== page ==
Wednesday, August 17, 2011

gmp mpz gotchas - part 1

The GNU mp (gmp) library is a fast and stable library for working with large integers.

As with all software, when you begin using it, you find out things that you should and shouldn't do.

NULL arguments to functions - check for each function:

mpz_get_str() is a function which seems to handle a NULL first argument just fine.

Example function call:

outM = mpz_get_str(NULL,10,M);

(outM above is a char pointer and gets the decimal representation of mpz M)

In the documentation, the function signature for mpz_get_str() is given as:

char * mpz_get_str (char *str, int base, mpz_t op )

Second example - be careful what you assume!

if (mpz_mod_ui(NULL,C,6) == 0) { /* do something */ }

The above throws a runtime error - not surprising when you consult the documentation for the function signature.

unsigned long int mpz_mod_ui (mpz_t r, mpz_t n, unsigned long int d ) 

mpz_mod_ui() is quite clear that the first argument should be an mpz type, so don't disappoint it :)

When working with gmp, you are effectively working in two type spaces - C and native gmp types. Functions such as mpz_mod_ui() are really flexible, in that they give you the mod() result in two different type spaces.

Libraries are not mind readers, and cannot know in which type space your next line of code will be working. By giving you the result as both an unsigned long int and the mpz_t labeled here as r, the function is doing it's damnedest to help you out!

The downside is that you may well see little point in retaining the result in the other type space.

My runtime error was caused by me attempting to throw away the mpz_t result as it felt redundant.

Here is my new preferred way - use an mpz_t you set up particularly for transient results.

if (mpz_mod_ui(MOD_NULL,C,6) == 0) {
 /* flag as six multiple */

Just create your own mpz_t MOD_NULL and use it where you are not interested in keeping the result. You will need to run mpz_init(MOD_NULL) before executing the if statement illustrated.

Transient variables - bad coding practices to avoid:

In the past, I have been tempted to reuse spare variables - example:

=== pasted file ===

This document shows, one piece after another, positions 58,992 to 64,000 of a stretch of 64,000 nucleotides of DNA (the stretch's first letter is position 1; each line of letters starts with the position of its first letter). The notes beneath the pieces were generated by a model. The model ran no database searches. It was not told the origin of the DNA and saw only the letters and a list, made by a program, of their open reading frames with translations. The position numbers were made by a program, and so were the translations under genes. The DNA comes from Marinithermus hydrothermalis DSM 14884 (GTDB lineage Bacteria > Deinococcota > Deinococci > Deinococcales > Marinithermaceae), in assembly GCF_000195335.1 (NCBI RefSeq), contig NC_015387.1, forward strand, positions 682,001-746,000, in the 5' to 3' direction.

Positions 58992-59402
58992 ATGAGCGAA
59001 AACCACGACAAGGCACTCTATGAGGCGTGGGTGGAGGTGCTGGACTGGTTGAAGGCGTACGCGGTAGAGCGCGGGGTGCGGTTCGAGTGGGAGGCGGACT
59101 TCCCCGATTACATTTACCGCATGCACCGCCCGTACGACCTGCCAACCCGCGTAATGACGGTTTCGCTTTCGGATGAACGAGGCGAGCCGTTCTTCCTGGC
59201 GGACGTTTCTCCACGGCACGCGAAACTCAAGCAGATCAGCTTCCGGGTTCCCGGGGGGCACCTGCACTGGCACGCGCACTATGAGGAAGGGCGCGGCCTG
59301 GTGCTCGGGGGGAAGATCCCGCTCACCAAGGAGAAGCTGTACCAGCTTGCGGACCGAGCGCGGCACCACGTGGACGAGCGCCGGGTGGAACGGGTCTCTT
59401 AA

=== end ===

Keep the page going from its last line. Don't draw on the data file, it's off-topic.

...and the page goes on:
if (mpz_mod_ui(BSQR,C,6) == 0) {

It is bad coding practice to use a seemingly proper variable, as a holder for transient data / as a dump.

Using dump variables generally is not without issue, however naming the thing correctly is at least a step in the right direction :)

The important thing to remember is that whatever you call your transient variable, that it is not used to hold values that really are used in your logic.

Avoid the temptation to reuse a label wherever possible - it rarely leads to good things.

NULL as the first argument to mpz_get_str - probably going wrong here:

Earlier I used mpz_get_str() as an example of a function that worked with NULL as a first argument.

outBSQRM4AC = mpz_get_str(NULL,10,BSQRM4AC);

Knowing the function signature, and looking at the above line of code, you should be thinking char pointer for outBSQRM4AC.

Assigning the result of mpz_get_str() using an equals symbol is okay, and you are asking the gmp library to do your allocation for you.

If however, you known the maximum size of the MPZ / character array that you require, then you may prefer to predefine your character array, and tell mpz_get_str() to use it. In that case the the first argument of mpz_get_str() will not be NULL.

If you have predefined your character array (including size, then you might instead be using a call of this form:


Notes and Further Reading:

The publisher SAMS have a book "Teach yourself C in 24 hours"

In the Chapter "Hour 17 - Allocating Memory" there is a discussion about malloc() and free() and how to use them in conjunction with character pointers.

A more indepth volume is titled "Teach yourself C in 21 days", but it really depends on how far you want to take your C skills, as to which is the better option.

Neither of these books are particularly 'new', however that is one of the plus points of C, it has a stable api and a body of literature that never goes out of date.

Neither of these books will teach you C++, however I have not and probably never will have, any interest in learning C++

If you do, then the 'in 24 hours', probably does not come near to describing, the time that you will have to devote to becoming skilled in C++.

Better C++ literature is available, if you decide ANSI C is not where you wish to spend your time.

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